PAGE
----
A recent news article discussed the issues that California same-sex couples may face when it comes to making sure that they and their loved ones are fully protected financially. Same-sex couples can face more difficulties than heterosexual married couples when it comes to filing taxes, collecting insurance, contributing to retirement plans, collecting social security benefits and even going through probate, so LGBT couples need to take additional care when it comes to estate planning.
Our readers in the Sacramento area have surely heard about the impending federal estate tax break which is set to expire on Jan. 1, 2013. Anyone concerned about estate planning and avoiding unnecessary taxation should consider acting immediately to take advantage of the expiring estate tax exemption, as it could mean saving a significant amount of money down the line.
Sacramento residents may want to prepare themselves for a tax hike next year. According to Republicans, in 2013 we will see the largest tax increase in U.S. history. From a pure dollars and cents perspective this is true, but when measured as a percentage of gross domestic product and compared to other years, it quickly loses this label. The increases would represent roughly 2.6 percent of GDP.
Without federal legislative intervention before the New Year, the current generous gift tax exemption of $5.12 million could revert to $1 million. People in Sacramento seeking to pass along their financial assets might want to calculate the effect a vastly reduced exemption threshold could have on their estate plan. Many estate planning advisors are encouraging wealthy clients to take advantage of the current higher limits now in order to avoid unnecessary taxation.
Californians recently witnessed one of the largest initial public offerings of stock in Silicon Valley history when California-based Facebook, Inc. went public. For some, like Facebook's co-founder Mark Zuckerberg and other insiders, the IPO will only add to their already considerable financial assets. These 20 and 30-year-old millionaires prove that estate planning is not only the concern of the elderly; indeed, minimizing estate taxes and maximizing asset protection are very much on their relatively young minds.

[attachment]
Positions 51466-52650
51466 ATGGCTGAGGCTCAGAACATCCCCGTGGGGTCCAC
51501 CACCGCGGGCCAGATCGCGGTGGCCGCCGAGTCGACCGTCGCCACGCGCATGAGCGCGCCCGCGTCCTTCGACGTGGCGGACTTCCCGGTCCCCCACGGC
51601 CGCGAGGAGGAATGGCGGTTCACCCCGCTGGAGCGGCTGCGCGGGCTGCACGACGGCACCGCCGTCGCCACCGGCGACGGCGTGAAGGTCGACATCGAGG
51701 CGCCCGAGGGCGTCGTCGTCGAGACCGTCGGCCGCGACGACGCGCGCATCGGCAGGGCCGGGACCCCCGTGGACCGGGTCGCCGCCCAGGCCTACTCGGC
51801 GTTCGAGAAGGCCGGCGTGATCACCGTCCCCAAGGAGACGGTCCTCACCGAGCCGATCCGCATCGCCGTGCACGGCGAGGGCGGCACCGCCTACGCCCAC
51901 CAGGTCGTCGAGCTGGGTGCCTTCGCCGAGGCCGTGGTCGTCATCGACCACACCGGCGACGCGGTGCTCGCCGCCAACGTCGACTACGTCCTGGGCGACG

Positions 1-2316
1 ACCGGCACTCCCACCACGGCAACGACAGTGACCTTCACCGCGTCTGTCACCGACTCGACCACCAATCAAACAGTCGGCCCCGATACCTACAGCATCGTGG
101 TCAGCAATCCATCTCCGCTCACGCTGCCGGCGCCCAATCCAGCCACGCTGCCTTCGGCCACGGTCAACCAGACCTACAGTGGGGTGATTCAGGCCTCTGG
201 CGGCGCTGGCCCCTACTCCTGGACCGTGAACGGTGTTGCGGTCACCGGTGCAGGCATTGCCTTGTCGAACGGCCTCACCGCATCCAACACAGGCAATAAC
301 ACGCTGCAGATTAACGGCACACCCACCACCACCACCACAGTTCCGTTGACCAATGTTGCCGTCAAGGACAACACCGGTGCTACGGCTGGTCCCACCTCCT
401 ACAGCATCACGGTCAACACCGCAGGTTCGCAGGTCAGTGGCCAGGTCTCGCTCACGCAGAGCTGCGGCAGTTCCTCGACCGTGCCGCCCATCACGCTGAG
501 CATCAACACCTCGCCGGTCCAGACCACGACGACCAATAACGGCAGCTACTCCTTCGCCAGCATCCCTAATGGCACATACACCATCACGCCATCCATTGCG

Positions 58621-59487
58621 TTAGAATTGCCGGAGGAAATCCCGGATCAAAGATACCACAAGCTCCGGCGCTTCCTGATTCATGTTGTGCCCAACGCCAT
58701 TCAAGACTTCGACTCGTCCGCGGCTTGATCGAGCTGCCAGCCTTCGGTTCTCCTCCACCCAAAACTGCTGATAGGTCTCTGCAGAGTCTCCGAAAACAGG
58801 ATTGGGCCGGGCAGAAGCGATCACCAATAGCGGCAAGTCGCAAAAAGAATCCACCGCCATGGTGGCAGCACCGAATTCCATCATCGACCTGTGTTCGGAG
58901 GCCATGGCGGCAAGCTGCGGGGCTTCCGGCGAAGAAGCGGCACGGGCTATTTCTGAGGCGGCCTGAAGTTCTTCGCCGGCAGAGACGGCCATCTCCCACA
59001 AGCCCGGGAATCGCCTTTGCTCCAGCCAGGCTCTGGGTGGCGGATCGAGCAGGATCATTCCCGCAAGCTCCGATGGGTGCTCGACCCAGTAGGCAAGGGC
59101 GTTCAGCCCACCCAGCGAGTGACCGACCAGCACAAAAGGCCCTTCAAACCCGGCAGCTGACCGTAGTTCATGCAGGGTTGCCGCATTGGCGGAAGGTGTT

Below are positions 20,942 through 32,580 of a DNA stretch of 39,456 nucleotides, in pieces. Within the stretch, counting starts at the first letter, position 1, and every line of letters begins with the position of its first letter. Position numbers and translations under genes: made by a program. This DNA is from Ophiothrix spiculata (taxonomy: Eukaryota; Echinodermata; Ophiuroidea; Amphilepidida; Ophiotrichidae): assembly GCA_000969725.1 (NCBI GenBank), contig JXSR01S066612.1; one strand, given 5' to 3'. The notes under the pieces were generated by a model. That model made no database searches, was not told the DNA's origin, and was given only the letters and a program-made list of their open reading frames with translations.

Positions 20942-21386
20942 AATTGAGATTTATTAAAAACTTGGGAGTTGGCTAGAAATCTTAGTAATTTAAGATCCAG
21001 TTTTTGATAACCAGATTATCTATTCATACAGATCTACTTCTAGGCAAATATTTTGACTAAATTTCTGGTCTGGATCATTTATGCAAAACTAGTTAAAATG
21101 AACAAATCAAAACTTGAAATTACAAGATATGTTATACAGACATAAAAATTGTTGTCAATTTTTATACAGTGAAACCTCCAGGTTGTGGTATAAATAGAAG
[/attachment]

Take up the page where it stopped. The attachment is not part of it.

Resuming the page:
A well-worn maxim tells us that death and taxes are the only two things of which we can be certain. Under particular circumstances, we can also be certain that the occurrence of the former will trigger the latter. Everyone should be aware of the estate tax, but especially those whose estates stand to be diminished because they exceed a specified dollar threshold. Proper estate planning can help avoid unnecessary taxation.
One of the concerns that California residents have when they do estate planning is the effects of federal taxes on their estate. At the moment, estate taxes have an exemption amount of $5 million with a top marginal rate of 35 percent, but that exemption is set to expire in 2013. If no action is taken by Congress, then the exemption will fall to $1 million and the top marginal rate will rise to 55 percent. So readers of this blog may be particularly interested in a piece of legislation by Rep. Jim McDermott, D-Washington.The bill, called the Sensible Estate Tax Act of 2011, was recently introduced a week before Thanksgiving. If passed, the bill would allow the top marginal tax rate to rise to 55 percent, as it would under current law. However, the bill also proposes that the current exemption amount be allowed to expire, and that the $1 million exemption be indexed for inflation starting in 2000. That would mean the exemption amount would fall from the current $5 million for individuals and $10 million for couples to $1.31 million for individuals and $2.61 million for couples.
According to public records, while on medical leave from Apple in 2009, co-founder Steve Jobs and his spouse are said to have placed at least three properties into trusts. One reason for doing this may have been their desire to keep their assets from being disclosed in the event of his death. Jobs died on October 5 from pancreatic cancer in California at the age of 56.